STD - Trichomonas  
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Does this describe your symptoms?

  • Seeking information about trichomonas, a sexually transmitted disease (STD)

General Information

  • Trichomonas is caused by the Trichomonas vaginalis protozoa.
  • Trichomonas is a common STD. It has been estimated that there are eight million new cases each year in North America.
  • Trichomonas is treatable with antibiotics.

Typical Symptoms of Trichomonas

  • In women, trichomonas may cause a foul-odored, yellow, sometimes bubbly vaginal discharge. It may also cause vaginal itching and redness, or burning with urination.
  • Some women have no symptoms.
  • Most men with a trichomonas infection have no symptoms. Sometimes there may be a mild burning with urination or a discharge from the penis.

What is a Normal versus Abnormal Vaginal Discharge?

  • Normal: May be clear or white, thin or thick. It is not odorous and there is no itching.
  • Abnormal:
    • Yellow or green vaginal discharge is usually from an infection.
    • A foul-smelling discharge is usually from an infection.
    • A thick, white, itchy, cottage cheese-like non-odorous discharge is often caused by a yeast infection.

Additional Resources

  1. American Social Health Association
  2. Sexually Transmitted Diseases Treatment Guidelines 2002. MMWR. 2002; 51(RR-6):1-80.
  3. Public Health Agency of Canada

If not, see these topics

When to Call Your Doctor

Call Your Doctor Now (night or day) If
  • You were forced to have sex (sexual assault or rape)
  • Yellow or green vaginal discharge occurring with a fever
  • Constant abdominal pain for more than 2 hours
Call Your Doctor Within 24 Hours (between 9 am and 4 pm) If
  • You think you need to be seen
  • Abnormal color of vaginal discharge (i.e., yellow, green, gray)
  • Bad smelling vaginal discharge
  • Blood in vaginal discharge (Exception: normal, regular menstrual period)
  • Burning or pain with urination
Call Your Doctor During Weekday Office Hours If
  • You have other questions or concerns
  • You are worried you might have a sexually transmitted disease
Self Care at Home If
  • No symptoms and you don't think you need to be seen
  • Questions about trichomonas

  1. How is trichomonas transmitted?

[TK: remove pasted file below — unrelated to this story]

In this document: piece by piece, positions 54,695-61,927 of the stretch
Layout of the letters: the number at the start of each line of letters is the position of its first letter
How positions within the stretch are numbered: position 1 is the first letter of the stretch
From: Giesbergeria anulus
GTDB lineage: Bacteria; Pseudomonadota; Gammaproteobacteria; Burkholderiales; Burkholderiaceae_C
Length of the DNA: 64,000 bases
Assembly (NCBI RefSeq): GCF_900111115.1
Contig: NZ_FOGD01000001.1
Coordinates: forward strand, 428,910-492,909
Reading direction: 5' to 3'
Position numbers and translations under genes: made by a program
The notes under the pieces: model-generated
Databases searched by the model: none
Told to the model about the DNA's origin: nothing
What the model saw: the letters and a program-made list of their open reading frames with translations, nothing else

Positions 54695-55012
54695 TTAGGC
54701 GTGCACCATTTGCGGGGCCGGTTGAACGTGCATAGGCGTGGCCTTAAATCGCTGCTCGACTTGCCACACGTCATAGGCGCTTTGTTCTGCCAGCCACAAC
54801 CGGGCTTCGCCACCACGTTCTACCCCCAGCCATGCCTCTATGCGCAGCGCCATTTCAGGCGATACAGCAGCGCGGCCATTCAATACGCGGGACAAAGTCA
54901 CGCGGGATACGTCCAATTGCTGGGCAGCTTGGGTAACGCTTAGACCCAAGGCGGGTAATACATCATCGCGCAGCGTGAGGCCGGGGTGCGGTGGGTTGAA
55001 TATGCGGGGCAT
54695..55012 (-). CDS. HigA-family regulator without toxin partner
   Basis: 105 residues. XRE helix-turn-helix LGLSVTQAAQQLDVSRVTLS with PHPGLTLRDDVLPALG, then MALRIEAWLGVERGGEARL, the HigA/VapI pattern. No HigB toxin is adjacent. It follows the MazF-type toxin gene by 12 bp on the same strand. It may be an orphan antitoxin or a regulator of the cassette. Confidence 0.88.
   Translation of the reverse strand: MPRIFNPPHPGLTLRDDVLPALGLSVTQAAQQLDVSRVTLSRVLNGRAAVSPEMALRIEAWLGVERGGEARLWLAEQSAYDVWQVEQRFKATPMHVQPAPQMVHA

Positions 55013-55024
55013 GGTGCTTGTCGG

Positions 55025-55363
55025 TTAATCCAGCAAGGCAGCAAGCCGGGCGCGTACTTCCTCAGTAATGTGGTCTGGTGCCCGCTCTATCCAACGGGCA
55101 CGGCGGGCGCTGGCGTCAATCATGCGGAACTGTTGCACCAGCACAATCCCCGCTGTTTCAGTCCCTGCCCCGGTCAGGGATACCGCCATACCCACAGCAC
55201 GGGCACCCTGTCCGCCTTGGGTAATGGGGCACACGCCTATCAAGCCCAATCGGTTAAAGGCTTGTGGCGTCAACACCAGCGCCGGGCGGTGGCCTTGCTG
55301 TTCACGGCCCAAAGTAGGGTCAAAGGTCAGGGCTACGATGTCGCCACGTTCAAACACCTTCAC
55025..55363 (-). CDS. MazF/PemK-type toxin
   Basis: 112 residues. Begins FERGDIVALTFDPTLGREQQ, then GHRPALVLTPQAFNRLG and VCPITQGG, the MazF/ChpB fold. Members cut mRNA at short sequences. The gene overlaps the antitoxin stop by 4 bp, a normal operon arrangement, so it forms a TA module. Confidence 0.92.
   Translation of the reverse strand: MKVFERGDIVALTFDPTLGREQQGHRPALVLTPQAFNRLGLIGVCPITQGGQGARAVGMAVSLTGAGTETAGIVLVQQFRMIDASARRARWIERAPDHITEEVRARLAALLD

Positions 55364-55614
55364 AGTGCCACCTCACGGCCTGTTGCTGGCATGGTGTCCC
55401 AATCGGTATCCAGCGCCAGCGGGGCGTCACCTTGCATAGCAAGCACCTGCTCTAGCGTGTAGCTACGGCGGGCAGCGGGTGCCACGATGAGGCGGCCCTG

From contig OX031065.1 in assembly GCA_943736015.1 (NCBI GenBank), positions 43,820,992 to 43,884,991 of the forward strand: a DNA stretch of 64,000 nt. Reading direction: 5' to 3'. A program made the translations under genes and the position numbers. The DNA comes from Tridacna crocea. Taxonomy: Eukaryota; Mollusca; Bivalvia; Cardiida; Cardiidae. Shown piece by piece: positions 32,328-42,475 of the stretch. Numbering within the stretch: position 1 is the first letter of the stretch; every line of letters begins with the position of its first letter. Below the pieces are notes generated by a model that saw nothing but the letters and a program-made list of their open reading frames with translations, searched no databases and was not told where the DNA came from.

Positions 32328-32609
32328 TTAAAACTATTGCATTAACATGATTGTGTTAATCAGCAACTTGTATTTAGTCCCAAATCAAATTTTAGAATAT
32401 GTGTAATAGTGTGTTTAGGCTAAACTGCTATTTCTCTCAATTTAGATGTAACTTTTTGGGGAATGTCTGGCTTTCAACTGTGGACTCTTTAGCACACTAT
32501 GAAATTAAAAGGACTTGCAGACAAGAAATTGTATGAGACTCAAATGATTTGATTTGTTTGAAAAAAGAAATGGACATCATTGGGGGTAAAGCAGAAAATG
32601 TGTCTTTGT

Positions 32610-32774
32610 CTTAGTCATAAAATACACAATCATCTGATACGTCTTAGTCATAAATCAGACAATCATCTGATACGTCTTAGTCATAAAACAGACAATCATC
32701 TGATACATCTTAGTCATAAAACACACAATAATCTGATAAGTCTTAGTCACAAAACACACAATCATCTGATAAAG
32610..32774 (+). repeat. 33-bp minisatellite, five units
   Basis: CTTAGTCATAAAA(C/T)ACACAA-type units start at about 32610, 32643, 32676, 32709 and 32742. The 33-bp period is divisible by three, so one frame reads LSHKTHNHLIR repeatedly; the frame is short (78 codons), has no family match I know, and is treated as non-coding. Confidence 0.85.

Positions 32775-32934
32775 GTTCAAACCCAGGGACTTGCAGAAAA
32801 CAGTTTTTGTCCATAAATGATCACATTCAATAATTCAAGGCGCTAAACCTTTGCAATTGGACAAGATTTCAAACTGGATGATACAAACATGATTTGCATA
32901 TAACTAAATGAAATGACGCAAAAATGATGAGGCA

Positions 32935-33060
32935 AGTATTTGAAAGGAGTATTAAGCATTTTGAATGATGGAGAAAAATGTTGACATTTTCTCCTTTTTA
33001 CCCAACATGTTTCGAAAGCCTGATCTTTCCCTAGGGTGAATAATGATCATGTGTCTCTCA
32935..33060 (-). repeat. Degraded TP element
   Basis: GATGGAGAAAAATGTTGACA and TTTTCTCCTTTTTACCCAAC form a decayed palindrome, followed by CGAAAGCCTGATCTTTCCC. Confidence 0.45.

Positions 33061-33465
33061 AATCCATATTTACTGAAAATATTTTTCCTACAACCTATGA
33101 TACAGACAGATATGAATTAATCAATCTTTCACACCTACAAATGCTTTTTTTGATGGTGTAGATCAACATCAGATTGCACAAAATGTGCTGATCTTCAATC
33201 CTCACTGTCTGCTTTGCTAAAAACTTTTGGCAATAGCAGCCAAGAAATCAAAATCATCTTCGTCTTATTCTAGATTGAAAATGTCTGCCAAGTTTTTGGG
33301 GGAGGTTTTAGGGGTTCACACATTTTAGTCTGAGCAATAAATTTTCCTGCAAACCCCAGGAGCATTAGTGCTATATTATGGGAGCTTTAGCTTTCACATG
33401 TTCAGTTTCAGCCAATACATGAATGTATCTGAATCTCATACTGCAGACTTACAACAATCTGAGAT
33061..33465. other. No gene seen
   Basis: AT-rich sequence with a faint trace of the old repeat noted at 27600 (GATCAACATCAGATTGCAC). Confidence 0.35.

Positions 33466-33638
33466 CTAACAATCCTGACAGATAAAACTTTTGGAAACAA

• Trichomonas is spread by sexual intercourse (vaginal).
    • Some women and many men do not have symptoms when they are infected. As a result, trichomonas can be passed along with neither sexual partners knowing that it is occurring.
  2. How long does it usually take for symptoms to appear once one is exposed?
    • The incubation period is 4 days to 4 weeks.
  3. How can I get tested for trichomonas?
    • Inspection of a sample of the vaginal discharge under the microscope.
    • May also be found on a Pap smear.
  4. Is there treatment for trichomonas?
    • Antibiotic therapy is needed. A person with trichomonas is contagious until he or she has been treated.
    • Sexual partners should also be evaluated and treated.
  5. STD National Hotline
    • The CDC National STD Hotline provides information on sexually transmitted diseases (STDs), such as chlamydia, gonorrhea, HPV/genital warts, herpes, and HIV/AIDS. Specialists can provide general information, referrals to local clinics, and written materials about STDs and disease prevention.
    • Toll-free number (English): (800) 227-8922
    • Toll-free number (Spanish): (800) 344-7432
    • Their website is at:
  6. Pregnancy test, when in doubt:
    • If there is any possibility of pregnancy, obtain and use a urine pregnancy test from the local drug store.
    • Follow the instructions included in the package.
  7. Call Your Doctor If:
    • Pregnancy test is positive or if you have difficulties with the home pregnancy test
    • Discharge from penis or unusual vaginal discharge
    • You become worse

And remember, contact your doctor if you develop any of the "Call Your Doctor" symptoms.

Disclaimer: This information is not intended be a substitute for professional medical advice. It is provided for educational purposes only. You assume full responsibility for how you choose to use this information.

Author and Senior Reviewer: David A. Thompson, M.D.

Last Reviewed: 9/15/2011

Last Revised: 1/9/2010

Content Set: Adult HouseCalls Symptom Checker

Copyright 2000-2012. Self Care Decisions LLC; LMS, Inc.